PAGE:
Bitcoin: Canada enacts crypto-currency rules

Duhaime Law has written a fantastic breakdown of the important elements of Canada’s crypto-currency regulation. Bill C 31 amends Canada’s Anti-money laundering Act to include dealers in virtual currency – bitcoin, litecoin et al,  aka crypto or digital currencies – in the AMLFCA - Bitcoin regime.

According to Duhaime Law the most significant changes are:

  1. Regulates Bitcoin as MSB – Bitcoin dealing, more specifically referred to as “dealing in virtual currencies” in Bill C-31, will be subject to the record keeping, verification procedures, suspicious transaction reporting and registration requirements under the PCMLTFA as a money services business.
  2. Does not define “dealing in virtual currencies” – The phrase “dealing in virtual currencies” was left undefined and it is not known what the defined term will encompass in terms of business activities once defined by regulation.
  3. Registration with FINTRAC – Bitcoin dealers will be required to register with FINTRAC and if successfully registered, to implement a complete anti-money laundering compliance regime.
  4. Captures foreign Bitcoin companies targeting Canada – Bill C-31 extends to: (a) entities that have a place of business in Canada; and (b) entities that have a place of business outside Canada but who direct services at persons or entities in Canada. Bitcoin businesses in Canada, however, that provide services to persons or entities outside of Canada are exempt from Bill C-31 for those external services.
  5. Prohibits banks from opening accounts for Bitcoin entities if unregistered – Under Bill C-31, banks will be prohibited from opening and maintaining correspondent banking relationships with Bitcoin dealers that are not registered with FINTRAC. This is an extremely important aspect of Bill C-31 and Bitcoin businesses should ensure they understand what a correspondent banking relationship is and how it can affect the provisions of banking services to them.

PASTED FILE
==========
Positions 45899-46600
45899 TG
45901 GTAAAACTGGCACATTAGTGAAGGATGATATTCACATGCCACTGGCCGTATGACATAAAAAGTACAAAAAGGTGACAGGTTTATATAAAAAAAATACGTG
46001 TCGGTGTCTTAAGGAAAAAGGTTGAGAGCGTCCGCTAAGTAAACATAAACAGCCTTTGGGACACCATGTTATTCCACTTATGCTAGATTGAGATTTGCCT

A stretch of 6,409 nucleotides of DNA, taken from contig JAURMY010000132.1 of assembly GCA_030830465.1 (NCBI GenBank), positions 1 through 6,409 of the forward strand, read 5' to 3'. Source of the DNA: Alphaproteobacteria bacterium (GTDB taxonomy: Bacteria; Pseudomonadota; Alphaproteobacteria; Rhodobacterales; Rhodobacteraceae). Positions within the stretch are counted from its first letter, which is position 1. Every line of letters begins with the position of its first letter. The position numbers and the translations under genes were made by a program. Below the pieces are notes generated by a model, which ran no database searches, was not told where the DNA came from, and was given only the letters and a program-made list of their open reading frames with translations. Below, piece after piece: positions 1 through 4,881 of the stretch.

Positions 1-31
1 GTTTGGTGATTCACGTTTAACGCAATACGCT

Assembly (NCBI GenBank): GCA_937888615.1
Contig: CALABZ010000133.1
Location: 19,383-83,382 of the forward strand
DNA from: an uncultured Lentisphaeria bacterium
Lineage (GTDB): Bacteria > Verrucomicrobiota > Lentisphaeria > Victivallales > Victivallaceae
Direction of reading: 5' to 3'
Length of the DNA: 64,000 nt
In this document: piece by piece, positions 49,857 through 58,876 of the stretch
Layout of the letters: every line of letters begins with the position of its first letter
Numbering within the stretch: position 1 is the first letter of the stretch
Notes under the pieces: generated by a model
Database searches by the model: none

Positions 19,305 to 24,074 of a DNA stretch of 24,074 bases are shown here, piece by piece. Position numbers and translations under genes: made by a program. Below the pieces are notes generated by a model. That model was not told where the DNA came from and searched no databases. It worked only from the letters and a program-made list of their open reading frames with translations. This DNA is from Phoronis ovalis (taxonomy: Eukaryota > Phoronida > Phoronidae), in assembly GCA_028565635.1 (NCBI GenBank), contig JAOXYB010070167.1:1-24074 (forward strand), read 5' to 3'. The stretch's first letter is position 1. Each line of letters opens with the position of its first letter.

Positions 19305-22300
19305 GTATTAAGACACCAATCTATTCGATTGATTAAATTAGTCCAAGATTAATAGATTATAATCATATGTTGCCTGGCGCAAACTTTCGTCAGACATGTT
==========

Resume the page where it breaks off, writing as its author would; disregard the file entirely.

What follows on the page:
Most bitcoin firms built regulatory compliance, including AML/CTF, into their business models from start-up. Rather than AML having to fight its way into the pillars of an organisation, as it did with banking, it is a foundation for the business. This should make for more straightforward and open discussion on regulation and implementation.

Although the law could indicate that Canada thinks virtual currencies pose a genuine threat to the economy as the next channel to be exploited by money launderers and terrorist financiers, having a legal framework for dealing in crypto-currency will make doing business easier and should allow firms to reduce the legal and regulatory risks associated with dealing in virtual currencies.

The next steps for Canada are to draft regulations for the industry.

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